South Shore Blanket Parties brings kitting to local breweries
HINGHAM − On a recent weekday evening at Vitamin Sea Brewing in Weymouth, a dozen women had more than beer on the mind.
Spread out across tables, benches and even the floor, they all held massive spools of yarn as they listened to Hingham resident Sarah Martin explain the evening's game plan. By the time two hours had passed, they'd all had a few beers, a lot of laughs and something to show for it: A hand-knit blanket made from soft chenille fabric.
"People love it. It's a way to put the screens down and step away," said Martin, who founded her business South Shore Blanket Parties last year. "Not only does it give your brain something new to do, but it's great for your hands and fingers to work in a new way. (Knitting) is proven to lower blood pressure and cortisol levels, and it's a skill you can take with you forever."
'I just can't stop':Creative flavors have no end at Plympton's Jammed with Love
Cake Monstah:Luxury baker turns cake into edible art in Weymouth
Martin has turned her love of blanket-making into a traveling teaching business. From parties to private events and tasting rooms across the region, she leads classes where every patron walks away with a full-sized throw blanket. She has dozens of events at breweries near and far lined up for the coming months, and has never had an event that didn't sell out.
"Now I have breweries and restaurants reaching out to me and it's a win-win," she said. "If they have a slower night or month, I can draw a crowd to buy a few drinks and then I get to use their space, which I'm so grateful for."
South Shore Blanket Parties has between 12 and 35 people per event, and each ticket comes with the lesson and five balls of yarn, or skeins. Some breweries also throw in a free beer.
The combination of knitting and the brewery scene came naturally, Martin said. The blanket-making itself is a relaxing, low-stress activity that blends perfectly with the atmosphere of a craft brewery.
"Beer people are just so chill," Martin said with a laugh.
Once everyone arrives, Martin spreads her students across the space with enough room for everyone to make their blankets, which will be about 40 by 50 inches depending on how tight each knitter decides to make the loops. Then Martin starts a lesson on knitting that is done entirely by hand − no needles required.
'It was meant to be': Plymouth's Miss Lou Makes sells 'funky' beaded jewelry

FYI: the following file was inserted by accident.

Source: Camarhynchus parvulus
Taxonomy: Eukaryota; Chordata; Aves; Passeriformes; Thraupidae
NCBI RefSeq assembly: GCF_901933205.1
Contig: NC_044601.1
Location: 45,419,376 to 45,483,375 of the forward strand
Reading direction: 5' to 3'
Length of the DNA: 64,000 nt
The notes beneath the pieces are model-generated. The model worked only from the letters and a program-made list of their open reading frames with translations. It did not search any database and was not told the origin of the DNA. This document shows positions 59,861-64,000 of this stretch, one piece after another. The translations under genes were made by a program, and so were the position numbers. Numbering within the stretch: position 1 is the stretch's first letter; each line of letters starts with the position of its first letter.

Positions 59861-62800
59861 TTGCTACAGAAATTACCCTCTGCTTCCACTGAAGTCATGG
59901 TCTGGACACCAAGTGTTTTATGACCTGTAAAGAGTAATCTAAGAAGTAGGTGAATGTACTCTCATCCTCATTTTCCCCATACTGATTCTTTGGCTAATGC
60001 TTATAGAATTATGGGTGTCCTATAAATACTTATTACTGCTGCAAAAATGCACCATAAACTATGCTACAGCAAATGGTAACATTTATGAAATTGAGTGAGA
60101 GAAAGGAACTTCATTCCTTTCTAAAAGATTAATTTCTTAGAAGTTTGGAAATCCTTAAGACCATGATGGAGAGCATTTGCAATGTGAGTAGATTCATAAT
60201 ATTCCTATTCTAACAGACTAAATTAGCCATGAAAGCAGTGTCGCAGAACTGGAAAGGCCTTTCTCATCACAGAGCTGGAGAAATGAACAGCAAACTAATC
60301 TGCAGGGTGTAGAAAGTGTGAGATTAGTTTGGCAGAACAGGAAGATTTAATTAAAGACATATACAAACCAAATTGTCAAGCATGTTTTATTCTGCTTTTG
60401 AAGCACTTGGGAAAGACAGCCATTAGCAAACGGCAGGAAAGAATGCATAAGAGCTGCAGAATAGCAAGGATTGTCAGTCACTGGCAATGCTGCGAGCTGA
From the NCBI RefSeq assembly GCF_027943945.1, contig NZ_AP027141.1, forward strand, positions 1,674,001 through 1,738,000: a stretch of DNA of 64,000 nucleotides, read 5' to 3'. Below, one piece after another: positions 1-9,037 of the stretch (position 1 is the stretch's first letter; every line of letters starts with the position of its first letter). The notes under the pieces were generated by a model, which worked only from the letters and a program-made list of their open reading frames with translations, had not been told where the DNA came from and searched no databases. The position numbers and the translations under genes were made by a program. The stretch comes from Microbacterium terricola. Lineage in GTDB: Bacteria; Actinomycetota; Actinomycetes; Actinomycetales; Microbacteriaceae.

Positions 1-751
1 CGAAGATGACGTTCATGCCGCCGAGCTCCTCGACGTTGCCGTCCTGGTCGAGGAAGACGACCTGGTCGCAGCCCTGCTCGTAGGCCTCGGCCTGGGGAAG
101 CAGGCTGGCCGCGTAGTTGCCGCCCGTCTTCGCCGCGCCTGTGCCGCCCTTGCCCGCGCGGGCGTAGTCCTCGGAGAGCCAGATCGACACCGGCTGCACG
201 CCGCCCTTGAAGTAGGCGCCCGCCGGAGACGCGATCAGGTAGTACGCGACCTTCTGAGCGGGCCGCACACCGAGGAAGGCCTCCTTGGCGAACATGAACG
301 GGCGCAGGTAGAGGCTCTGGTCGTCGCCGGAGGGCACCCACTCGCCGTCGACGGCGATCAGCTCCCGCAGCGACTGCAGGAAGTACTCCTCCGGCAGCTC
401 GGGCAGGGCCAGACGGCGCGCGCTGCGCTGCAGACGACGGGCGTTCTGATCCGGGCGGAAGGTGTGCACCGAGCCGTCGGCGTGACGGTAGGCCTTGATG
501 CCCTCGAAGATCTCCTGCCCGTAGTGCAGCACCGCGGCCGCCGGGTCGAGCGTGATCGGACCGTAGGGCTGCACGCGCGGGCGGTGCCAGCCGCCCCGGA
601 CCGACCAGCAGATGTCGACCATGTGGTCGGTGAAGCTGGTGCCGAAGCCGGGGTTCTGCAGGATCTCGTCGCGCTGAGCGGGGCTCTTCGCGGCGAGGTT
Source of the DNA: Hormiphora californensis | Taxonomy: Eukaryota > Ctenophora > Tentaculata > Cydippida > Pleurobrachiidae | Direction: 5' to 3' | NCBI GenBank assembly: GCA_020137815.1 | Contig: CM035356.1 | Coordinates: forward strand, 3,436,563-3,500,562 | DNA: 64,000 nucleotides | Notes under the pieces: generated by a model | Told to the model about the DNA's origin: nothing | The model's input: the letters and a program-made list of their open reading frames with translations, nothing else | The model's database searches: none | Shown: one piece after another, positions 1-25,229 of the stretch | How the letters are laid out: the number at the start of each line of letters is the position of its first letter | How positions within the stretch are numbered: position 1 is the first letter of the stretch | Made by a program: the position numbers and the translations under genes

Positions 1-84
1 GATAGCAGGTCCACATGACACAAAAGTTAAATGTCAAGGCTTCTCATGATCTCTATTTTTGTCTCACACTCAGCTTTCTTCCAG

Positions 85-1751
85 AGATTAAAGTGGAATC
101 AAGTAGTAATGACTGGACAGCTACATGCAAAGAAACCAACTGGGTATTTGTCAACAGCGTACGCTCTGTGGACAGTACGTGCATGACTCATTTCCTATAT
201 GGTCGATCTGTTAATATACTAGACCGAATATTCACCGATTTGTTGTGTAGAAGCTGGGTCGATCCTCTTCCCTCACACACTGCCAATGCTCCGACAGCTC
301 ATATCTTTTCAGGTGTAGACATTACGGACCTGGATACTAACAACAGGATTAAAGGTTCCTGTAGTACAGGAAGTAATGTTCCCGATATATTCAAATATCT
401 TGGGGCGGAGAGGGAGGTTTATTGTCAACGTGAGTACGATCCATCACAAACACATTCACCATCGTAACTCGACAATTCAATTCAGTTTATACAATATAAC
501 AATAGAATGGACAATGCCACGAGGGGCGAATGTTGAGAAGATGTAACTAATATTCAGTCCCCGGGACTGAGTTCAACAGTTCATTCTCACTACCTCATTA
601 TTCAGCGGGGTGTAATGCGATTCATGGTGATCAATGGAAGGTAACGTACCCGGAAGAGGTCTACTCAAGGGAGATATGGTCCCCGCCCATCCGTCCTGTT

More:Homemade goat milk soaps reflect the season at Plymouth's Hidden Acres Homestead
"The trick to creating the perfect blanket is really having a wide, flat surface," Martin said. "We don't pick up the yard with our hands or do it in the air, it all needs to stay nice and flat and spread out, which is how we end up with some people on the floor."
Knitters walk away from every event with a trendy, chunky-knit blanket that washes well, but also with a new hobby, Martin said. She keeps no secrets and is happy to share information on technique, materials and more with any pupil, and will also take calls after the class to remind people of how to start the blanket, knot the ends or any other detail.
"Not only are they super-cozy and aesthetically pleasing, they make for excellent home décor and you can do endless combinations of colors and patterns," she said. "It's an excellent way to get people together. It's an activity you can do on your own, but these events are a way to add a level of excitement and learn a new skill."
Martin said she is developing a new technique and pattern for blanket knitting and will start offering classes to teach pillow-making and a few other chunky-knit products.
Upcoming classes on the South Shore include at Untold Brewing on Tuesday, March 7; at Open Doors Yoga Studio in Canton on Saturday, March 11; and at Stellwagen Beer Co. in Marshfield on Monday, March 20. Tickets are $80 to $85.
Uniquely Local is a series of stories by Mary Whitfill highlighting the South Shore's farmers, bakers and makers. Have a story idea? Reach Mary at [email protected].'I just can't stop': Cake Monstah: 'It was meant to be': More: